COPE Scale’s Applicability to Lockdown

A CFA indicated that the COPE scale (Carver et al., 1989) was not an appropriate fit for observed data when subscales were clustered into the theoretical clustering of emotion-focused coping, problem-focused coping and dysfunctional coping. Rather, an EFA produced a five-factor solution that resulted in the subscales Use of Emotional Support and Use of Instrumental Support as Factor 1 (External Support), Substance Use as Factor 2, Positive Reframing and Active Coping as Factor 3 (Positive Outlook), Humour as Factor 4 and Self-Distraction and Venting as Factor 5 (Negative Response). The outcome of the factor analyses indicate that the COPE model may not apply to the context of lockdown when analysed according to the clustering of problem-focused, emotion-focused and dysfunctional coping strategies. Rather, this may suggest that coping styles and strategies are situation specific due to the intercorrelation of COPE subscales outside of clustered groups; as shown by the formation of Using Emotional Support and Using Instrumental Support as a single factor, for example.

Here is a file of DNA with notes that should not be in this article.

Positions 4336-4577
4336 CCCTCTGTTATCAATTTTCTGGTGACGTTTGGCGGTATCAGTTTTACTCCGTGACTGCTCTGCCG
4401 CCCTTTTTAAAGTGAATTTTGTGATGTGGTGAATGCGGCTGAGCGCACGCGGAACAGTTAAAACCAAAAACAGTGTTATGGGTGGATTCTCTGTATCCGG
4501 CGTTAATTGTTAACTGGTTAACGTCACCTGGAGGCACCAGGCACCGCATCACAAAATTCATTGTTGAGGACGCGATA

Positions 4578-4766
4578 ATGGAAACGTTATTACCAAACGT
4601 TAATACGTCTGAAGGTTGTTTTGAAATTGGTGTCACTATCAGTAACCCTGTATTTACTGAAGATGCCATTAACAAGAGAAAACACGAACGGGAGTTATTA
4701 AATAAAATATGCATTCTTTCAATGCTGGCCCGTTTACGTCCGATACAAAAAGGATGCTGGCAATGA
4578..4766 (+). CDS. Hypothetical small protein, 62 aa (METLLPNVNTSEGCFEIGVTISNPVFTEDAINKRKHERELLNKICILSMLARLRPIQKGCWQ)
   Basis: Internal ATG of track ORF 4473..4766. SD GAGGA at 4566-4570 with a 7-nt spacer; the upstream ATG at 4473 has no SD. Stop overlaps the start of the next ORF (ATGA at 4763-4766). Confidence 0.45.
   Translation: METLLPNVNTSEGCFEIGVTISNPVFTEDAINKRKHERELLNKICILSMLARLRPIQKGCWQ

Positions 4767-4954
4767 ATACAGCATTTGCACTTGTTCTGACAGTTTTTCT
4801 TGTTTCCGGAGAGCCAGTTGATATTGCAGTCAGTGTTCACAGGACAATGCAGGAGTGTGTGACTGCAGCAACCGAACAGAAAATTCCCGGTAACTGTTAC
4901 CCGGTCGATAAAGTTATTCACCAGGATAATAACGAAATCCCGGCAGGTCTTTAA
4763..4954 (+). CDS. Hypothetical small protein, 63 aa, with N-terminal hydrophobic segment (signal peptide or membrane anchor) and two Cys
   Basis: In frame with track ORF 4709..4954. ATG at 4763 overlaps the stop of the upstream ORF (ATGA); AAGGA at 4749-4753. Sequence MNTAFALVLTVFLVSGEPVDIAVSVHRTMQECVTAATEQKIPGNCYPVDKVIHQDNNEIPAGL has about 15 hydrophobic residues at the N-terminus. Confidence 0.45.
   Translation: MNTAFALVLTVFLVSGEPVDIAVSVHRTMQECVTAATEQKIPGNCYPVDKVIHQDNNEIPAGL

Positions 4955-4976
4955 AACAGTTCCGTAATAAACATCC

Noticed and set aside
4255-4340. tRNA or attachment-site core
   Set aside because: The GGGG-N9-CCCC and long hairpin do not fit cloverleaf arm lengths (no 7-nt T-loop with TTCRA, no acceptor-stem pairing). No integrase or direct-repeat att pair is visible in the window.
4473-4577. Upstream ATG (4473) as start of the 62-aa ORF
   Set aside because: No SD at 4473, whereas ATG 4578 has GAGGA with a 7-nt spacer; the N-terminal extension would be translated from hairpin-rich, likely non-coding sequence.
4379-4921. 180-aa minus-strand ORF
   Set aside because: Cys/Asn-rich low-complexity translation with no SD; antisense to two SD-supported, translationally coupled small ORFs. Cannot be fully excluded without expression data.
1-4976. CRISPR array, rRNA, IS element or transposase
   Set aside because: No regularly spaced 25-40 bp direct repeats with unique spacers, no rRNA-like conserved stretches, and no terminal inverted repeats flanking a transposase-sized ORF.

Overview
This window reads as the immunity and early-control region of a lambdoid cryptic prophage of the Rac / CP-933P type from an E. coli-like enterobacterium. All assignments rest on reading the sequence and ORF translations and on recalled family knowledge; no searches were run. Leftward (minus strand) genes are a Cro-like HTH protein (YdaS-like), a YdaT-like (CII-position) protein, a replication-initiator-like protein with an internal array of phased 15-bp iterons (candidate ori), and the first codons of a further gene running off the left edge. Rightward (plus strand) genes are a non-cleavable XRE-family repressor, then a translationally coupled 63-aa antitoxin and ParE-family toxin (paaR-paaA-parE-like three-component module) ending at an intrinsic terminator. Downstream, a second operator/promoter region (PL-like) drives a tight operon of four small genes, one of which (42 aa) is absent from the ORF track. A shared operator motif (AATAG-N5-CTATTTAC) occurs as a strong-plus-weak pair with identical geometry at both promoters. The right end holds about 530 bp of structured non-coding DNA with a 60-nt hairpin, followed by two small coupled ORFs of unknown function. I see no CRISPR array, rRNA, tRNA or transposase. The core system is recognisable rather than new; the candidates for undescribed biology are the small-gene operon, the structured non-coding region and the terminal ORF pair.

MMR Scale’s Applicability to Lockdown